- Is there a cost to the Town for CAP water even if not used?
Response: Yes, the Town pays a capital charge of $21 per acre foot whether used or not. An O&M charge is also paid if water is being delivered.
- If AG proceeds would it be served with mostly CAP water and the rest of the Town with a blend of CAP and well water?
Response: The Water Utility would look at blending through the entire system.
- Is the operating cost to provide CAP water higher?
Response: Yes, as there would be O&M charges to CAP, pumping, treatment and debt service costs. The entire Town would be sharing in that source of supply.
- Is the CAP water delivery reliable enough so no more wells will be needed?
Response: Wells will always be needed for backup.
- What would happen in natural disaster emergencies?
Response: We are looking at a Northwest Reliability Storage Reservoir which would hold 30 days worth of storage off the canal but separate for emergencies.
- What happens if the drought continues and we go below critical levels and can’t get our allocation?
Response: There is a shortage sharing criteria with all the water users in the seven basin states that was just approved by the Secretary of the Interior. Shortage sharing would be called out on agricultural uses and non-Indian agricultural uses. Mr. Saletta was confident there would not be a problem.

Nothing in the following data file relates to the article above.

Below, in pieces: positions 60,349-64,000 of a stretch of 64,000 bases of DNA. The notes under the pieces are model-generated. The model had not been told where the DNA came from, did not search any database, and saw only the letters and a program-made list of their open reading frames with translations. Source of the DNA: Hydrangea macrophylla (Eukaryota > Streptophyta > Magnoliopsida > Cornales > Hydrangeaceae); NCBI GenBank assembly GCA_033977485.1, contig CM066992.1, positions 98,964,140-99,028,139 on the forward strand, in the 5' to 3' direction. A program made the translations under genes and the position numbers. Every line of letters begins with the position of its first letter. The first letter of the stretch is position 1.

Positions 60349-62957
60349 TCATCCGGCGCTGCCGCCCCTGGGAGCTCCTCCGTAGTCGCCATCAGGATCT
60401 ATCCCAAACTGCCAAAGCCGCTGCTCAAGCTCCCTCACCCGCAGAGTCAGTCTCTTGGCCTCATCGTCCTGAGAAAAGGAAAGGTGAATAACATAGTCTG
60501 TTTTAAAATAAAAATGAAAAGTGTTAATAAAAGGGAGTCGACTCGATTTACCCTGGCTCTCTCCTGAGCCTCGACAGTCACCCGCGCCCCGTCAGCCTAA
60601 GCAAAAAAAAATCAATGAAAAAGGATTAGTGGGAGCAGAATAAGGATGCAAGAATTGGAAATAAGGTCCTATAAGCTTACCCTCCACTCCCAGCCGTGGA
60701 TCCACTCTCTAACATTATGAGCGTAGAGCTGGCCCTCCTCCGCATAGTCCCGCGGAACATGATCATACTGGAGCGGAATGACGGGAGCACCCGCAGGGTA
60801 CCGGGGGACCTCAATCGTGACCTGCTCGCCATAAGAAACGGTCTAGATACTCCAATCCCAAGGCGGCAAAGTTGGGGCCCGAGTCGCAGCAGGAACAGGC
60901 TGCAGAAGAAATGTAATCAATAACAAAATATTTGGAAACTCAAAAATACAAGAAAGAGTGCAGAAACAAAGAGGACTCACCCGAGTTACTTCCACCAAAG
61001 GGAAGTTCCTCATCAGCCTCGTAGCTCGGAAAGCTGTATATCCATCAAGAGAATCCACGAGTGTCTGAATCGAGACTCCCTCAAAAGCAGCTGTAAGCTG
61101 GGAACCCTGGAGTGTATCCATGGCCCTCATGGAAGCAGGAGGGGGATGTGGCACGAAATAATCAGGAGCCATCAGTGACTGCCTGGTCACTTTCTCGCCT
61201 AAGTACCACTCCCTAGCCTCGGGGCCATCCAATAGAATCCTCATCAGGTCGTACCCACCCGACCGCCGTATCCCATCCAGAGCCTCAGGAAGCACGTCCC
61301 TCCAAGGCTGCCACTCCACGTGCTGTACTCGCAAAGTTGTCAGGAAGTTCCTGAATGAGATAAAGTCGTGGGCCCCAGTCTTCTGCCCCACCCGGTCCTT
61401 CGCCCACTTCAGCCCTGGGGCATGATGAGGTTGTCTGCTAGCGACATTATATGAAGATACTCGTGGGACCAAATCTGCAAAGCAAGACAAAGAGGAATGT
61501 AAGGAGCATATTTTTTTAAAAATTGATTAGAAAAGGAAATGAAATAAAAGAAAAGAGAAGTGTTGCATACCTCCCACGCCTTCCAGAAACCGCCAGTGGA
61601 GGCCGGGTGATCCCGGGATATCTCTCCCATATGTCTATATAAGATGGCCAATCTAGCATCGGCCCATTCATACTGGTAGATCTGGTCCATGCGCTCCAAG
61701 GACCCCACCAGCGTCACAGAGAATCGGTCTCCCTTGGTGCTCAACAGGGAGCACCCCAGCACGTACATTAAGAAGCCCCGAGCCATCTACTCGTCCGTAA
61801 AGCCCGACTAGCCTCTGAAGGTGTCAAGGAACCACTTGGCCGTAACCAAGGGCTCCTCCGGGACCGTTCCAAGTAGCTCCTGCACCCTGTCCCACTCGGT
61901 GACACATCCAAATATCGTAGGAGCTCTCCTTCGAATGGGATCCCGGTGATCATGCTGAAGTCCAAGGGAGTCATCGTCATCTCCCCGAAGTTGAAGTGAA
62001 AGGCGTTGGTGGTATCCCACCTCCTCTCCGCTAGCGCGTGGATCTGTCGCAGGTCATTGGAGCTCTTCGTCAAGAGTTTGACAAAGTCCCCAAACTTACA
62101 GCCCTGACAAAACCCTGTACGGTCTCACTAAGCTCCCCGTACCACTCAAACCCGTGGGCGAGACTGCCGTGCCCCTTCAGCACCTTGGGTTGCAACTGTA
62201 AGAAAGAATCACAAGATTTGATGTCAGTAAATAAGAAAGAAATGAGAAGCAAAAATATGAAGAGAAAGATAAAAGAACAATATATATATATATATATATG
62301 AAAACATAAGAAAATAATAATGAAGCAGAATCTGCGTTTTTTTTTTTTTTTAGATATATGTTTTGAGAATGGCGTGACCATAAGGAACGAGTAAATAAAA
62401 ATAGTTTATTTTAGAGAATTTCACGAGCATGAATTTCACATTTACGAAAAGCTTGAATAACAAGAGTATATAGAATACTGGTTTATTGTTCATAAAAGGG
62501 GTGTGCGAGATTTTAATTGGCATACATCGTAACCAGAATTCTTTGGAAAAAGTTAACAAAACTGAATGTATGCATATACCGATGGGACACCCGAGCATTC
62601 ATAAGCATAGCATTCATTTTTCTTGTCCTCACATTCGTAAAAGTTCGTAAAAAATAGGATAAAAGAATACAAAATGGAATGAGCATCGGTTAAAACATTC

- Is it the same aquifer throughout?
Response: All are connected. For spacing of wells, there could be some impact. It is important to try to minimize additional production in future by bringing in the renewable water supply.
- Could the CAP water allocation decline if the Colorado River ran short?
Response: CAP water could decrease as a result of shortage sharing. Currently aquifers are being recharged to pump back in dry years. Shortage sharing would not create shortages for municipal and industrial water.
- What is the effect of blending on the quality of drinking water?
Response: The treatment would not make a difference in taste.
- Will the .41 acre feet of water per year per household stay constant as the population grows, including industrial and commercial and other uses?
Response: Yes. It takes into consideration the amount that would be delivered to one equivalent dwelling unit.